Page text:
While we mostly deal in pretty technologically advanced stuff here at Pi Towers, we are huge fans of the printed word too. It’s great to hear, then, that the Raspberry Pi has been helping booksellers to keep bibliophiles like us supplied with all the reading matter they could wish for. Jeff Podolski, IT and network technician at Wordery, recently got in touch to tell us just how his company has been using the Pi in their warehouse.
Wordery is an online bookshop which offers over 10 million books, including a wide range of Raspberry Pi titles. Jeff tells us that the company has been working on improving their productivity and customer service over the past few years, with a recent drive towards greater automation in our sorting and distribution operation. “We needed to get PCs on the desks used for packing and mailing, so we could track packed items and provide interactive feedback for our staff,” says Jeff. A PC with a screen and barcode scanner on a desk takes up considerable space and power, so the IT team came up with the idea of using Raspberry Pis instead.
After some initial tests using a Pi and a standard PC screen, Jeff and his team streamlined the setup using the official 7” screen and case, along with a USB barcode scanner. This allowed them to have a unit on the desk which took up one fifth of the space a PC would have needed, while using dramatically less power.
Jeff’s next challenge was to keep the Raspberry Pi safe from being knocked and bumped by all the items being packed, lest an unsecured Pi become a Pi smashed on the warehouse floor. “We found an excellent tablet mounting arm designed for wheelchairs: we simply clamped that to the table and attached a back-board to the tablet bracket,” Jeff explains. “We were then able to attach the Pi using the rear mounting screw holes”. After a little tidying of cables, Jeff and the team had created a small, low-power, easily movable interactive terminal which can be used by all the staff in the warehouse.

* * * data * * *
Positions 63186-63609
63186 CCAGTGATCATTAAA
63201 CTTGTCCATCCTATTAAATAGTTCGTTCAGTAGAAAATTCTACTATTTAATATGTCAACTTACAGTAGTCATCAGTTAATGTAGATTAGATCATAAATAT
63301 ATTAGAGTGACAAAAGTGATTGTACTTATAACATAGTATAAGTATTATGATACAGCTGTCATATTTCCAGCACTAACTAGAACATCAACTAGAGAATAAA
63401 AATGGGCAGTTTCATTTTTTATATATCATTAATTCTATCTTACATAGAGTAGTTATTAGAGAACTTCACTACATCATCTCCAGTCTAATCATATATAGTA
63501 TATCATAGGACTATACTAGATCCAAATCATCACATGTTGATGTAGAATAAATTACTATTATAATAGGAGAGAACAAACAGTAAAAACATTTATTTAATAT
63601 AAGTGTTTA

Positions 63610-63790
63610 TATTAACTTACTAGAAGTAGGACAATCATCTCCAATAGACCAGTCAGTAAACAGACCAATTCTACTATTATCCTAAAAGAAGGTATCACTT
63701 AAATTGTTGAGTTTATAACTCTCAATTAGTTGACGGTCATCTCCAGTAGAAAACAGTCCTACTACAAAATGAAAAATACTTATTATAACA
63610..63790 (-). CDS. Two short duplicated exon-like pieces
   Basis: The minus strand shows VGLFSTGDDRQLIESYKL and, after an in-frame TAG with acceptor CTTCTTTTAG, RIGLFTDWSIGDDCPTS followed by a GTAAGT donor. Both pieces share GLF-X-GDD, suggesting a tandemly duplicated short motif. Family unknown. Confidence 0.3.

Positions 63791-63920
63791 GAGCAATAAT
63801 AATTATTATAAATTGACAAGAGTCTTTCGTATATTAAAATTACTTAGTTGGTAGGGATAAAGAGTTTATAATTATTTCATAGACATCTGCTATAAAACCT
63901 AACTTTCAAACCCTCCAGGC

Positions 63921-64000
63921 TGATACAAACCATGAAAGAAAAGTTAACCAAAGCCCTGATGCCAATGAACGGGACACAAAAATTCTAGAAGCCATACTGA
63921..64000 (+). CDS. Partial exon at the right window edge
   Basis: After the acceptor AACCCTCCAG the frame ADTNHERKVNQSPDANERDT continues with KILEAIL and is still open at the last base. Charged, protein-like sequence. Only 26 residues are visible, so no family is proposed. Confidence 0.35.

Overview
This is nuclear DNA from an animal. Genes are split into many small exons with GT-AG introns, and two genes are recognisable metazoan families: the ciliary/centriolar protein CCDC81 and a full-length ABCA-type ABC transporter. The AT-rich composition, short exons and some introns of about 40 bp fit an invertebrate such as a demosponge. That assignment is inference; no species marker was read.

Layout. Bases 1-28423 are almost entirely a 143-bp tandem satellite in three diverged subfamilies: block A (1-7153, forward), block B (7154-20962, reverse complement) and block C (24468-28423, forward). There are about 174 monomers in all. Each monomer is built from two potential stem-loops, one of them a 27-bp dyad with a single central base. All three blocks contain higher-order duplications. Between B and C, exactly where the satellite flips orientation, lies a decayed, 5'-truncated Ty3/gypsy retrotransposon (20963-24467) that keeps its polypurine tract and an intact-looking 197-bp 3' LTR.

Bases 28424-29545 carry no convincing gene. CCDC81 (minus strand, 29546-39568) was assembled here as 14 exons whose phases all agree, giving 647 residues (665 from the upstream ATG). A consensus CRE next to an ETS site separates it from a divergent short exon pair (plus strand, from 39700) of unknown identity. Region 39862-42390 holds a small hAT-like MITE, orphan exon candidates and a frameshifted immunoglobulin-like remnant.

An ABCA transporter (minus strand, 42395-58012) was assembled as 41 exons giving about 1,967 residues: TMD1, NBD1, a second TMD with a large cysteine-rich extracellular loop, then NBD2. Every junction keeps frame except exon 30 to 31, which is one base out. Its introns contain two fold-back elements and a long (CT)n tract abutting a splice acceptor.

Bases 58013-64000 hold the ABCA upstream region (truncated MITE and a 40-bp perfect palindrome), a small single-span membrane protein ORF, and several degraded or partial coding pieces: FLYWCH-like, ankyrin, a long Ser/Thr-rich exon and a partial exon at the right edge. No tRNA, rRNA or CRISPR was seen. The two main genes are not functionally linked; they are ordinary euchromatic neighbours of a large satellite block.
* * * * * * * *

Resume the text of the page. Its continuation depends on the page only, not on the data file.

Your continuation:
The project was such a success that over 40 of these terminals have now been installed, and the benefits are already clear to see. “This year we have been able to process record volumes through our warehouse, up 11% on the previous year,” notes Jeff. “The Pis were key to us handling this additional volume, enabling us to increase packing productivity by 30%. The beauty of a project like this is we’re now advocating using these Raspberry Pi terminals elsewhere in the building, further reducing our power consumption and equipment costs”.
We’re really happy to see the success of a project like this: it shows how the Raspberry Pi can make automation much cheaper and more accessible, as well as much more flexible. Jeff’s team did a great job of hacking the tablet arm to make it fit another purpose, too. It also really speaks volumes of the helpfulness and engagement of the Raspberry Pi community. The team at ModMyPi helped with sourcing large amounts of kit and cables, as well as the cases themselves. The Raspberry Pi Thin Client Project worked on making a simple, configurable thin client for Jeff’s team to use. Finally, Martin Kirst, the lead programmer on the open-source project TN525j, helped Jeff and his team to make the terminal emulator screens easily readable and to add new functionality to the units.
Thank you for sharing your work with us, Jeff: it shows what great work you can do with the Raspberry Pi in an industrial setting.
In celebration of the success of this Pi-powered automation project, the nice folks at Wordery are offering a discount on Raspberry Pi titles on Wordery.com until the end of January: use the code “HAPPYREADING” and receive 10% off your second book. Wordery offer free delivery on all orders too.
Source: RaspberryPi – IOT Anonimo
Source: Privacy Online